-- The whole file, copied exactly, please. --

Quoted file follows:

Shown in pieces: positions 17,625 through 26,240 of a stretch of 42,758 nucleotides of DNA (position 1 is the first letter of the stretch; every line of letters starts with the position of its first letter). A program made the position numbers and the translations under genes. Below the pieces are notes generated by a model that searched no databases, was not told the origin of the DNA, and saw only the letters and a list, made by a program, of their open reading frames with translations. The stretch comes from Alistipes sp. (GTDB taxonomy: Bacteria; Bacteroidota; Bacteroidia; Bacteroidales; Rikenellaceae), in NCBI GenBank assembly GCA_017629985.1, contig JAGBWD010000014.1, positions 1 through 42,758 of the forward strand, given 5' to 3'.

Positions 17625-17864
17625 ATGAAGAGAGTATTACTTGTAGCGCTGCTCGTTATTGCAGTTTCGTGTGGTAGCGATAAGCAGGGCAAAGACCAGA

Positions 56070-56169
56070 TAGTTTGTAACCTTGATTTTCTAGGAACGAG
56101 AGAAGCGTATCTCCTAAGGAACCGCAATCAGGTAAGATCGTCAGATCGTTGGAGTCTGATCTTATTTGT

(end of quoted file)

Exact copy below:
Shown in pieces: positions 17,625 through 26,240 of a stretch of 42,758 nucleotides of DNA (position 1 is the first letter of the stretch; every line of letters starts with the position of its first letter). A program made the position numbers and the translations under genes. Below the pieces are notes generated by a model that searched no databases, was not told the origin of the DNA, and saw only the letters and a list, made by a program, of their open reading frames with translations. The stretch comes from Alistipes sp. (GTDB taxonomy: Bacteria; Bacteroidota; Bacteroidia; Bacteroidales; Rikenellaceae), in NCBI GenBank assembly GCA_017629985.1, contig JAGBWD010000014.1, positions 1 through 42,758 of the forward strand, given 5' to 3'.

Positions 17625-17864
17625 ATGAAGAGAGTATTACTTGTAGCGCTGCTCGTTATTGCAGTTTCGTGTGGTAGCGATAAGCAGGGCAAAGACCAGA

Positions 56070-56169
56070 TAGTTTGTAACCTTGATTTTCTAGGAACGAG
56101 AGAAGCGTATCTCCTAAGGAACCGCAATCAGGTAAGATCGTCAGATCGTTGGAGTCTGATCTTATTTGT